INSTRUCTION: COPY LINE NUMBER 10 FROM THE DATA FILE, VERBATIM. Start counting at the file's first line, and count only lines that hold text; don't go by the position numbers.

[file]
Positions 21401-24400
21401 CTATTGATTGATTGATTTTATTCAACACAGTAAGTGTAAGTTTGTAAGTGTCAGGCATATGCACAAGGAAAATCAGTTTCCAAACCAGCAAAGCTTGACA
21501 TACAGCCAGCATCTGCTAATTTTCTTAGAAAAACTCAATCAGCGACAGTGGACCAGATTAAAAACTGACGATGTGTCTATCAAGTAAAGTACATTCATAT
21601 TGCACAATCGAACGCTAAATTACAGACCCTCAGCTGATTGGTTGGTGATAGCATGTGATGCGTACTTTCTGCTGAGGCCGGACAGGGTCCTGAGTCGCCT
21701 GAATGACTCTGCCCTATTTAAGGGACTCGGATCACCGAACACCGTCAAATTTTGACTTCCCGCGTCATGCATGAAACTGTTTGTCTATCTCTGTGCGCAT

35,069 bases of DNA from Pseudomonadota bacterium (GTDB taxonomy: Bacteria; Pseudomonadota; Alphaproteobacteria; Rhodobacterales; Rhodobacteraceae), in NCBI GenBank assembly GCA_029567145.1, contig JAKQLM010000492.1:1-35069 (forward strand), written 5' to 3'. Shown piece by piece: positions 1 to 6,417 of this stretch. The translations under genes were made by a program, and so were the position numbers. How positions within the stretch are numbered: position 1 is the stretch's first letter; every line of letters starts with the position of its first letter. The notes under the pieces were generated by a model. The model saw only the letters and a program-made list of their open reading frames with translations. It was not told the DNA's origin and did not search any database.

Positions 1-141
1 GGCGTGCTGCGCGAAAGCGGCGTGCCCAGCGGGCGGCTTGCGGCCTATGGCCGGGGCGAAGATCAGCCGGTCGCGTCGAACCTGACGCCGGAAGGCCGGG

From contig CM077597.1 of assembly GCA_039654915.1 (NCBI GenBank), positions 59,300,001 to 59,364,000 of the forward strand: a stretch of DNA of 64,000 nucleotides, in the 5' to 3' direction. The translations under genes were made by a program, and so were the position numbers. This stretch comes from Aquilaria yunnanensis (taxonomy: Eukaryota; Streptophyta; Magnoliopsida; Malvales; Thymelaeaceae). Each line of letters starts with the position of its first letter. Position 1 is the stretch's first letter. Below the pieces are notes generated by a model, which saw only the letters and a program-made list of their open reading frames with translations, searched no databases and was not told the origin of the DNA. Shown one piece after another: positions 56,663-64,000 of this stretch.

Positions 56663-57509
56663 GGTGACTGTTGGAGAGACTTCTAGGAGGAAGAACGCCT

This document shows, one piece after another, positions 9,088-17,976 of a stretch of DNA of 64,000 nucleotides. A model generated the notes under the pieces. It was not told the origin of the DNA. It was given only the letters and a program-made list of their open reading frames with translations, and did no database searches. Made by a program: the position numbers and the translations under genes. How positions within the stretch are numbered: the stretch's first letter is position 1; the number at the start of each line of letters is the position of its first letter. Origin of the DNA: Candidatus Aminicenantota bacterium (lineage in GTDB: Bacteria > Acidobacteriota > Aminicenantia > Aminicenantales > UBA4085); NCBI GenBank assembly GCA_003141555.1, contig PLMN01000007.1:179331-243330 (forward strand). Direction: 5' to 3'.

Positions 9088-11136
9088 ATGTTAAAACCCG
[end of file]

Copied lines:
Positions 56663-57509